As early as mid December, I began seeing crimes committed all over the area, terrible, heinous crimes of the landscape. What is sad to say is that most people do not even realize they have committed CRAPE MURDER; they are simply following the lead of their neighbor’s neighbor. Unfortunately, for those folks, I feel my advice may be a bit mute for this year, but if you have not pruned your crape myrtles yet, please heed my warning and instructions.
First and foremost, you must prune your crape myrtles during the right time of year. If you prune them later in the year, say November or December, you run the risk of having them try to produce new growth, if we get a warming trend in January, that new growth will freeze when temperatures cool again and this will be very stressful for your plant. In actuality, pruning tells a plant it is time to grow, so hold off until later in January and February. The next important factor to consider is to use good, sharp tools that will make clean cuts. It is most healthful for a plant if cuts are clean and free of jagged edges or tears otherwise you are opening up the plant to potential invasion from unwanted pests and disease.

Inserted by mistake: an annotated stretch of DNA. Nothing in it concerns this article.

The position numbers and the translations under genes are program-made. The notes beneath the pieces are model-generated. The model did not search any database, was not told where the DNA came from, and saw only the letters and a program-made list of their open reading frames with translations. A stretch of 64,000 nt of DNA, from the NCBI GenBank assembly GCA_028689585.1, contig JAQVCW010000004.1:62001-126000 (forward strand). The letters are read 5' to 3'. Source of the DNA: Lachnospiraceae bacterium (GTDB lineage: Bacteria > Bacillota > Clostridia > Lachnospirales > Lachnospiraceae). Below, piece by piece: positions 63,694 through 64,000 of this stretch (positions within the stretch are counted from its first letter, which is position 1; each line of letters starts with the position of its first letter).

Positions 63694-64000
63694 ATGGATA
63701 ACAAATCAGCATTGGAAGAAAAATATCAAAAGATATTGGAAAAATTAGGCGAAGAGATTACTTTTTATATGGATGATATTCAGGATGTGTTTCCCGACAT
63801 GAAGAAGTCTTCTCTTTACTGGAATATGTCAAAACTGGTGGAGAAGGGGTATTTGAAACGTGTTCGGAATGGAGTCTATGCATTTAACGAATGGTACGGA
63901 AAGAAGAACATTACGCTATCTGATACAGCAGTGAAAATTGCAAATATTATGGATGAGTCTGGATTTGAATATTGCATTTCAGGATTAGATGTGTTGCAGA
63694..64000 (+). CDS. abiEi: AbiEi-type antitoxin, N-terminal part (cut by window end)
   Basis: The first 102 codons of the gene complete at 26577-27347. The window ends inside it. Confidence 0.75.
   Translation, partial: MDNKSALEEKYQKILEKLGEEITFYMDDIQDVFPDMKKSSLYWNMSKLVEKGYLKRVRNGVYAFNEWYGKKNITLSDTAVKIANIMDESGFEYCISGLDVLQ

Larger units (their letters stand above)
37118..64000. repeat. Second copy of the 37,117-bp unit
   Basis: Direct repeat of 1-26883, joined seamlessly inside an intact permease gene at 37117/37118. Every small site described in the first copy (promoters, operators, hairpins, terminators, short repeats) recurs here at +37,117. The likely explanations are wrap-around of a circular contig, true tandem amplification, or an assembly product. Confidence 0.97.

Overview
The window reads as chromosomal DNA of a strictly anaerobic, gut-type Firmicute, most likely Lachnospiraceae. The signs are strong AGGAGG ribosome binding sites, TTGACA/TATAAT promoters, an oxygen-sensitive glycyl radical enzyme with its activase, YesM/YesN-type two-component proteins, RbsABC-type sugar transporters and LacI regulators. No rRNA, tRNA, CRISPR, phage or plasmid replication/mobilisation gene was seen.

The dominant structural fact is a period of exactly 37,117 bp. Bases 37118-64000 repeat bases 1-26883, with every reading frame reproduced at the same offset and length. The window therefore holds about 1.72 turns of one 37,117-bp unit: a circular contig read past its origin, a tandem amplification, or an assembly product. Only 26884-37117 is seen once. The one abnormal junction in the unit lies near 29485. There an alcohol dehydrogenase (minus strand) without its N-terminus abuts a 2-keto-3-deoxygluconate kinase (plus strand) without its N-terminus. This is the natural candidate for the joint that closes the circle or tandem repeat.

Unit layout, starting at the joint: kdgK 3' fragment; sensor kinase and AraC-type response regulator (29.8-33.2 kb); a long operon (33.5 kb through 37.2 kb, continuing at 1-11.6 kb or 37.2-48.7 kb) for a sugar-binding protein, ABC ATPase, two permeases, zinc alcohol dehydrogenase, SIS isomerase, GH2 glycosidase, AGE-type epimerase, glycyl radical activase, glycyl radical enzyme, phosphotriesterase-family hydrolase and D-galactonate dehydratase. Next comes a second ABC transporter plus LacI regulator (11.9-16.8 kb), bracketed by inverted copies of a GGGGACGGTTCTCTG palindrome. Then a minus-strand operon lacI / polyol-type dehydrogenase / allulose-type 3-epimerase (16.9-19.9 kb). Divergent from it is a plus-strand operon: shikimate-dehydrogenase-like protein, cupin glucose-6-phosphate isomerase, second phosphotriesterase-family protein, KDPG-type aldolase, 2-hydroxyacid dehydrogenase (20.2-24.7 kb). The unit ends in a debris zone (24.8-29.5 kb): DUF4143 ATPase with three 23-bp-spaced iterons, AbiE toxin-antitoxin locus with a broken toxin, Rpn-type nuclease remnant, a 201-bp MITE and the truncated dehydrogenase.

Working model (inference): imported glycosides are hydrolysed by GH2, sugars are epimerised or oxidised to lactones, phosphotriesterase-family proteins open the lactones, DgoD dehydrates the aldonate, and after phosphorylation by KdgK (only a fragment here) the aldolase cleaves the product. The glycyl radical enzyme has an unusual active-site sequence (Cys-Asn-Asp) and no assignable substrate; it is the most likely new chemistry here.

When you begin your pruning, first start by removing any dead, diseased or crossed branches, this is also a good time to remove any suckers from the base. Next, begin thinning the canopy, a general rule of thumb is to remove twigs that are less than a pencil width. With that done, as you examine your tree, you will typically see two lateral branches emerge close to where you cut the previous year. You will want to head back these branches to within 6” of last year’s growth; this will prevent the “knuckle” look that can be so unattractive and unhealthy for the plant
One of the biggest excuses many people have for pruning their crape myrtles incorrectly is that they do not want their crape myrtle to be too big. This problem is best solved by removing the tree and choosing one that is better suited to the confined space. There are many varieties of crape myrtle that grow from shrub sized to giant sized and all sizes in between. Choose wisely from the beginning and you will be happier in the long run. Additionally, there is a fallacy that drastically pruning a crape myrtle will make them bloom more. In reality, a correctly pruned crape myrtle will produce twice the number of branches, and therefore, twice the number of blooms than the previous year. Additionally, the branches will be stronger and better able to withstand the weight of the heavy bloom.
If you have a crape myrtle that has been incorrectly pruned for many years, there are ways to improve the overall health and look of the plant by reconstructive pruning, a process that you may want to bring in a professional to provide. Good luck and happy pruning.